Research shows that carbon fiber turbine blades can improve the efficiency of wind power generation
A study led by researchers at Sandia National Laboratory shows that a new carbon fiber material, if developed commercially, will bring cost and performance benefits to the wind power industry.
The blades made of carbon fiber are 25% lighter than those made of traditional glass fiber. This means that carbon fiber blades may be longer than glass fiber blades, so more energy can be captured in lower wind areas. Sandia laboratory wind energy researcher, the project's lead researcher, said that switching to carbon fiber can also extend blade life, because carbon fiber materials have high fatigue resistance. The project is funded by the wind energy technology office of the energy efficiency and Renewable Energy Office of the Ministry of energy. Partners of the project include Oak Ridge National Laboratory and Montana State University.
Of all the companies that make wind turbines, only one widely uses carbon fiber in blade design. Wind turbine blades are the world's largest single piece composite structure, and if a material that competes with glass fiber reinforced composites on a cost value basis can be bought on the market, the wind industry can represent the largest market for carbon fiber materials, the researchers said.
However, wind and carbon fiber industries do not overlap at present. Carbon fiber manufacturers face barriers to innovation as the wind industry only uses commercial materials to design wind turbine blades, as the introduction of new production lines in the wind industry creates high capital costs.
New low cost carbon fiber has good wind power performance
Cost is a major consideration in the design of components in the wind power industry. However, turbine manufacturers also have to produce blades that can withstand the compression and fatigue loads of the blades when they rotate for up to 30 years.
Researchers want to know whether a new low-cost carbon fiber developed by Oak Ridge National Laboratory can meet the performance requirements and also bring cost-effectiveness to the wind power industry. This material begins with the precursor widely used in the textile industry, which contains thick acrylic fiber bundles. During the manufacturing process, the fiber is heated to convert it into carbon, and then an intermediate step is taken to pull the carbon fiber into wood. The carbon fiber produced by pultrusion process has the high performance and reliability required for blade manufacturing, and also has high production capacity.
When the team studied this low-cost carbon fiber, they found that it performed better than current commercial materials in terms of the most interesting cost characteristics of the wind energy industry.
ORNL provided samples of carbon fiber development for its carbon fiber technology facility, as well as composites made from this material and similar composites made from commercial carbon fiber for comparison. Colleagues at Montana State University measured the mechanical properties of new carbon fiber composites with commercially available carbon fiber and standard glass fiber. The researchers then combined these measurements with ORNL's cost modeling results. He used these data in the blade design analysis to assess the system impact of using new carbon fiber (rather than standard carbon fiber or glass fiber) as the main structural support for wind blades.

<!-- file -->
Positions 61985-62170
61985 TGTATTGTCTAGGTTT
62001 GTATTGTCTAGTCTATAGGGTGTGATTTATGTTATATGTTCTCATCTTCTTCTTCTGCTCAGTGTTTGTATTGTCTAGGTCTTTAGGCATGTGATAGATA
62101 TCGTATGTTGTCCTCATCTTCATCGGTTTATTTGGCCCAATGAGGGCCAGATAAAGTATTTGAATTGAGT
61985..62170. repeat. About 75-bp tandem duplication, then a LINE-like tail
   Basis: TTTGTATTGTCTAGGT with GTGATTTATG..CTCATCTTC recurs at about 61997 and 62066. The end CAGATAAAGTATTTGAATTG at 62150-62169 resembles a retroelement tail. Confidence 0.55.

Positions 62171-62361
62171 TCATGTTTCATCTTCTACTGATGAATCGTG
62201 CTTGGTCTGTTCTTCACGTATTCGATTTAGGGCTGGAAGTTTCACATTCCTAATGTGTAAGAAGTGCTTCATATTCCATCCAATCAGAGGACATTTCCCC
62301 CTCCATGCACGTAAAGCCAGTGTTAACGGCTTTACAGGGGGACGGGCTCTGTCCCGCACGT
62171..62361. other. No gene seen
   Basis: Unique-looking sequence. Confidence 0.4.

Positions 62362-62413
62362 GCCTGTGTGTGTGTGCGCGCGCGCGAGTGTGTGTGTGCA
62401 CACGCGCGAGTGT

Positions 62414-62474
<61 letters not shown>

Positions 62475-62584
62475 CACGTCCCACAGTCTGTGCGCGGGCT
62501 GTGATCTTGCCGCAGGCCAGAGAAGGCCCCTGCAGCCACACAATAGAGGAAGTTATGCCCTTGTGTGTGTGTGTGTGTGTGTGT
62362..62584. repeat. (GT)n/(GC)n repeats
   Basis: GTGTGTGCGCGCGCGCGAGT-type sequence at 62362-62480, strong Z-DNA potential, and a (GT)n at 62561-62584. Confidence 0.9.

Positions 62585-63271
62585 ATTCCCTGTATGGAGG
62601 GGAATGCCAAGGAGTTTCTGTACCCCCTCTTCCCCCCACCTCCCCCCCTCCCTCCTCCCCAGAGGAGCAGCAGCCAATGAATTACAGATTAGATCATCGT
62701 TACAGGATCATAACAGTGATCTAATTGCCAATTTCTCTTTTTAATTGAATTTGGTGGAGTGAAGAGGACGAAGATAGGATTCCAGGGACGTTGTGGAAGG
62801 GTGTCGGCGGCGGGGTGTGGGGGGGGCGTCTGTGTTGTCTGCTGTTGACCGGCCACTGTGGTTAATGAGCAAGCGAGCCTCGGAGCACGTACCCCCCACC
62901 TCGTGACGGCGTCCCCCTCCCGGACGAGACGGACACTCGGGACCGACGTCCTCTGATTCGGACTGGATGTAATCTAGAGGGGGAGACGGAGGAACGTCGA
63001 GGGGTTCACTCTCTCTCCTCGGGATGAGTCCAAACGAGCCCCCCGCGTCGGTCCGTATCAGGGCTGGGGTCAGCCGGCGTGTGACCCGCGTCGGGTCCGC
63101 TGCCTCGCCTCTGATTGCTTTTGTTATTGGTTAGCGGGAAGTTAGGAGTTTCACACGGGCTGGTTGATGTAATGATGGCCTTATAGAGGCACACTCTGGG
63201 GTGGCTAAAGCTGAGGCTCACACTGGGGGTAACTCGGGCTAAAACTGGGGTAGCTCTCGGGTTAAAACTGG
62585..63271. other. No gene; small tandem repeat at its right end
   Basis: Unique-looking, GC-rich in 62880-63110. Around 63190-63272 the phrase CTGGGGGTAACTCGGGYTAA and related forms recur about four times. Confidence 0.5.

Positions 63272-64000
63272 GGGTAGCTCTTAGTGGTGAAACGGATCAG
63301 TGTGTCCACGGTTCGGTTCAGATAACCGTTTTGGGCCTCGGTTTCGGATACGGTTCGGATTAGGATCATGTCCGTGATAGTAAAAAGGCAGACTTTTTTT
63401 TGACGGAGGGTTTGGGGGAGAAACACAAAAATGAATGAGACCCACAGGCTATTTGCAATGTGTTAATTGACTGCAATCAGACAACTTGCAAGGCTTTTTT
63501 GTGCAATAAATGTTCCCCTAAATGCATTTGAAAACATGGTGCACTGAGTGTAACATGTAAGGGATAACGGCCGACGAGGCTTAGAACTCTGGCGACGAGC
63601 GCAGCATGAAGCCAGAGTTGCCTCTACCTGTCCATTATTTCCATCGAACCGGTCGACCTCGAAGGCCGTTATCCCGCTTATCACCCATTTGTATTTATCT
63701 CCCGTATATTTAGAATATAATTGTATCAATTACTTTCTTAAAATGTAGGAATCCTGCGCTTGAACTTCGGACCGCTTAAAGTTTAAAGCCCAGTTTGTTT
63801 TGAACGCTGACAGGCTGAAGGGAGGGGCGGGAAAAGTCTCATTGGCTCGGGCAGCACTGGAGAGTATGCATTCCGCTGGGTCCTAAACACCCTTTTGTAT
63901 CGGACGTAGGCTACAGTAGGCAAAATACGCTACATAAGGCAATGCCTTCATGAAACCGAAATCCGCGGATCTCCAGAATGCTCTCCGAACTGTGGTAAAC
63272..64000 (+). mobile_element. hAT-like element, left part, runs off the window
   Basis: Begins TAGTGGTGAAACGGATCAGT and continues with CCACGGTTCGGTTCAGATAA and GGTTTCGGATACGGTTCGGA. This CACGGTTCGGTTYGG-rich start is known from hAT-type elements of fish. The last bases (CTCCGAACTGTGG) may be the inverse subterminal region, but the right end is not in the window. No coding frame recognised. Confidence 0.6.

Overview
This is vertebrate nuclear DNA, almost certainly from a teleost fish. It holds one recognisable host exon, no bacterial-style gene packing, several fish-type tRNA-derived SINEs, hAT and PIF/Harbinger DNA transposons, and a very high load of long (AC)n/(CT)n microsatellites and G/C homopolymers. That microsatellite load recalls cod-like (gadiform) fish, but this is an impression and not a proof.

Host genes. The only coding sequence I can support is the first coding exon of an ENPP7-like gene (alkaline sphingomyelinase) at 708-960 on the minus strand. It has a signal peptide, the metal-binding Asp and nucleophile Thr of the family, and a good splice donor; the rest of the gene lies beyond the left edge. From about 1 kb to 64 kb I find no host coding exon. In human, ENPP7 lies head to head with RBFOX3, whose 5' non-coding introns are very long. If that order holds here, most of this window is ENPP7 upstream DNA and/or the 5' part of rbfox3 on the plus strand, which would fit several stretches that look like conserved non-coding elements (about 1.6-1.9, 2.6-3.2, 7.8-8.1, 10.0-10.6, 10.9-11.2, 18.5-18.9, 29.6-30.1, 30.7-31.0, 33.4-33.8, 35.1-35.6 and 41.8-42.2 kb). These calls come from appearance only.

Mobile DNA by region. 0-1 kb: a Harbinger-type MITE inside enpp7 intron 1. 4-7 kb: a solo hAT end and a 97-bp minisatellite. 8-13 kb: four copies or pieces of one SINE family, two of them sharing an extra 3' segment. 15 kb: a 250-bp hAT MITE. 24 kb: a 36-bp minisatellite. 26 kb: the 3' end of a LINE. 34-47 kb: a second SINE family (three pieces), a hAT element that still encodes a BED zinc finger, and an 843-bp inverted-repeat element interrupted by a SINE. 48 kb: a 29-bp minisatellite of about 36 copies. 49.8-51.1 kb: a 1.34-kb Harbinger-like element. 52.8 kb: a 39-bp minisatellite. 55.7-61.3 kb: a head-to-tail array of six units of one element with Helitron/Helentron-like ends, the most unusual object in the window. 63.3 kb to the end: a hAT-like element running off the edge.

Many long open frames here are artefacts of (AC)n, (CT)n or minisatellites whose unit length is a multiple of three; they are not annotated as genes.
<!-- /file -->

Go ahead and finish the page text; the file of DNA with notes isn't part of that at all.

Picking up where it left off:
Increasing compressive strength can save cost
The researchers found that the compressive strength per dollar of the new carbon fiber material is 56% higher than that of commercial carbon fiber, which is the industry benchmark. Generally, manufacturers use more materials to make components to adapt to lower compressive strength, which will increase costs. Considering the higher unit cost compressive strength of the new carbon fiber, Ennis's calculation predicts that the material cost of the spar cap (the main structural component of the wind turbine blade) made of the new carbon fiber can be reduced by about 40% compared with the commercial carbon fiber.
Compared with glass fiber, the new carbon fiber even reduces the expected material cost of onshore turbine design due to its improved fatigue resistance. Other results of using the new carbon fiber in blade design, such as weight reduction and longer fatigue life, could affect the overall turbine design, resulting in additional cost and performance benefits, the researchers said.
"Although the best carbon fiber for the wind power industry does not yet exist on the market, the performance characteristics of this new type of textile carbon fiber have higher value for the specific load that the wind turbine bears," the researchers said The commercialization of this material can make the benefits of carbon fiber materials more widely realized by the wind energy industry and reduce the overall cost of wind energy. "
Original title: carbon fiber turbine blades can improve the efficiency of wind power generation